Poll: Nelson leads Scott by 7 points in Florida
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Incumbent Sen. Bill NelsonClarence (Bill) William NelsonNASA adviser quits after request to change name of James Webb telescope denied NASA won't rename James Webb Space Telescope despite controversy FAA unveils new system to reduce planes' times on taxiway MORE (D) is pulling ahead of Gov. Rick Scott (R) in the race for the Florida Senate seat in November, according to a Quinnipiac University poll released Tuesday.

Nelson holds a 53 to 46 percent lead over Scott among likely voters, a significant jump from the 49-49 tie in a Quinnipiac survey released Sept. 5. Nelson also led 56 to 40 percent among independent voters. 

Among those surveyed, 94 percent said that their mind is already made up.

Nelson polled particularly well among women, leading Scott 58 to 41, while men favor Scott 51 to 47 percent.


"Sen. Nelson is ahead 53 - 46 percent by doing a tad better than Gov. Scott with their respective bases and holding a 16-point lead among the key independent voting bloc," said Peter A. Brown, assistant director of the Quinnipiac University Poll, in a statement.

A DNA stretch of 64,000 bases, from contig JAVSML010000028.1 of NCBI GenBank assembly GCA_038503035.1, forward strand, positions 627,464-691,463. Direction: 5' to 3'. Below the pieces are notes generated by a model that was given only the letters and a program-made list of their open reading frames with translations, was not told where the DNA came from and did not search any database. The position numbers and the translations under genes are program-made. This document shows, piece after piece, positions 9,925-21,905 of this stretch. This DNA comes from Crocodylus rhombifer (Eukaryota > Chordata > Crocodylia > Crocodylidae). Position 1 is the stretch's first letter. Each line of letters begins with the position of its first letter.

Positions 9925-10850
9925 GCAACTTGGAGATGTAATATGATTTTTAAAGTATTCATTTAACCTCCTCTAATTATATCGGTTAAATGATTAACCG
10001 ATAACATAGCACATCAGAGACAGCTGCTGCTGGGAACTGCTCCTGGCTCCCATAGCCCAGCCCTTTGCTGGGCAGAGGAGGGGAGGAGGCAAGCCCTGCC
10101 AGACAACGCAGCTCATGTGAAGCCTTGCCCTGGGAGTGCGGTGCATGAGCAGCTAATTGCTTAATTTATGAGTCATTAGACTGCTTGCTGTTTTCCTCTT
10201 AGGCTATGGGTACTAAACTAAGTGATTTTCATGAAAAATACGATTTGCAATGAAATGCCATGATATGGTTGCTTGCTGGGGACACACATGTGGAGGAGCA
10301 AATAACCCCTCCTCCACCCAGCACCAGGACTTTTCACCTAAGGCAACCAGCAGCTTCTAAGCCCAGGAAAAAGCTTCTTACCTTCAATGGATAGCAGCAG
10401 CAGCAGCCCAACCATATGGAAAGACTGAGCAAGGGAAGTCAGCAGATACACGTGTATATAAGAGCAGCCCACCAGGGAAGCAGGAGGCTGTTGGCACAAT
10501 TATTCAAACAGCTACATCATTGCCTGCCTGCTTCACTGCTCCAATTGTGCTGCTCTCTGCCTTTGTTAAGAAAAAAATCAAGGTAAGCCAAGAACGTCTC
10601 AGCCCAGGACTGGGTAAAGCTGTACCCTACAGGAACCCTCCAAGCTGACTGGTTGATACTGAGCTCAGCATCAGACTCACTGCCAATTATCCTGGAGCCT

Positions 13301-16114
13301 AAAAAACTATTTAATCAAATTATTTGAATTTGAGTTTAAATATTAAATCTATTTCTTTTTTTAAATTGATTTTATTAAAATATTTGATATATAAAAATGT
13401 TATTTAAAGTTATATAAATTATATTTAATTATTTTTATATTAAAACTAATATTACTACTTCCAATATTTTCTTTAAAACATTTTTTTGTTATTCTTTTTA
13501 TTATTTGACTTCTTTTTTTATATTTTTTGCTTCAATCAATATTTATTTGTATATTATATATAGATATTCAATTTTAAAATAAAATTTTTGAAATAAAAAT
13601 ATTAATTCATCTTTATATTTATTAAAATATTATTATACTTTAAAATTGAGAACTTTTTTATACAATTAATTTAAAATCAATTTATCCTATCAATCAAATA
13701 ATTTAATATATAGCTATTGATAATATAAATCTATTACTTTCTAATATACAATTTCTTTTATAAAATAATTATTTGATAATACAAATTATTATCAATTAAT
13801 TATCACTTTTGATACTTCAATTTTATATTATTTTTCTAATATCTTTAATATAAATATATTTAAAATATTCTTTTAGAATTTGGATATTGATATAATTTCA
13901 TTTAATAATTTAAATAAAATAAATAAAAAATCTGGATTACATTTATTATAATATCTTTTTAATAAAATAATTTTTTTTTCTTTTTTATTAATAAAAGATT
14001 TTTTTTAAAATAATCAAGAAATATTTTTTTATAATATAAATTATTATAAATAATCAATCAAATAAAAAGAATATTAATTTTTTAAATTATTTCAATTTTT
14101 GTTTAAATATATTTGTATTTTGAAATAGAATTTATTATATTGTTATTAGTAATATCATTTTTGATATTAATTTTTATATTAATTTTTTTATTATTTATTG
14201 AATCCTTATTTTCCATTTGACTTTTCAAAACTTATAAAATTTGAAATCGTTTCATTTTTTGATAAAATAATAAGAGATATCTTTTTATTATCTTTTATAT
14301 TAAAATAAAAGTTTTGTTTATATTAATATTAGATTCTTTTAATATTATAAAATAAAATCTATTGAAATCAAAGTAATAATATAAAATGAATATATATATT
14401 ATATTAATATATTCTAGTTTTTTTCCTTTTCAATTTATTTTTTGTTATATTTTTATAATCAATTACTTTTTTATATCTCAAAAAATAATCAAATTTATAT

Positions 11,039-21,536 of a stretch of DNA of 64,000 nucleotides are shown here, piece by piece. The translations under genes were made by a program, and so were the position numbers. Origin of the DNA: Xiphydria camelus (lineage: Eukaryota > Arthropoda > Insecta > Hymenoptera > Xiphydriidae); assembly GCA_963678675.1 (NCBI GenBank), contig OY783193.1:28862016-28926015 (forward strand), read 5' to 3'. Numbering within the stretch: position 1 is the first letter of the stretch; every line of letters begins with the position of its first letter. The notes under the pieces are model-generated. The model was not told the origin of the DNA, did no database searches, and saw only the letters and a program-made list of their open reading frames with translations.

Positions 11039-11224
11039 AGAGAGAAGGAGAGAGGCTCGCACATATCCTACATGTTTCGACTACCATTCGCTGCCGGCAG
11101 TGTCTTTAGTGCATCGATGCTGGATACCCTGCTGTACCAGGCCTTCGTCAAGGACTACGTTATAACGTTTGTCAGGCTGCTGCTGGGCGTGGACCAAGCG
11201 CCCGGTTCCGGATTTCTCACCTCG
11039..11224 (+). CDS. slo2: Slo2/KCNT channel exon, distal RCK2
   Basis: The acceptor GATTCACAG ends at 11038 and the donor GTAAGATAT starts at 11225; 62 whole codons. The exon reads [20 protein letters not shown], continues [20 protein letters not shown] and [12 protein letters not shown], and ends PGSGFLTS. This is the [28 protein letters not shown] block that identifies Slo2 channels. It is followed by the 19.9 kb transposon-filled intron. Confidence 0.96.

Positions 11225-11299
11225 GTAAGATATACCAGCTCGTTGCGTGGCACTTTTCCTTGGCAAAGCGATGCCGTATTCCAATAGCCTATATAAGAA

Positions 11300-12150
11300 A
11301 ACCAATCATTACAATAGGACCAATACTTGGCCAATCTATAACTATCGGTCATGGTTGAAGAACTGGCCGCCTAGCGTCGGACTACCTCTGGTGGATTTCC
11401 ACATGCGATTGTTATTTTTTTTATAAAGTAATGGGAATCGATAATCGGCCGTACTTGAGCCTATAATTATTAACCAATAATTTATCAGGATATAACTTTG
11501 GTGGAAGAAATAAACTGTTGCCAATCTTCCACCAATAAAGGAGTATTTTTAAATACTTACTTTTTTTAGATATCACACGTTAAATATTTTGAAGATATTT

"Nelson also leads among women and is breaking even among men — the traditional path to a Democratic victory."

Scott has come under fire recently over the two-term governor's handling of the red algae tide crisis hitting the state. The toxic algae is harmful to humans, kills thousands of fish and has cost the tourism industry millions.

Nelson has won reelection fairly easily since his first victory in 2001, but Scott has been putting up a tough challenge and several previous polls have shown them in a dead heat.

Nelson is one of 10 Democratic senators seeking reelection this fall in states President TrumpDonald TrumpSix big off-year elections you might be missing Twitter suspends GOP Rep. Banks for misgendering trans health official Meghan McCain to Trump: 'Thanks for the publicity' MORE won in 2016.

The poll was conducted between Sept. 20 and 24 and surveyed 888 likely voters. The margin of error is 4 percentage points.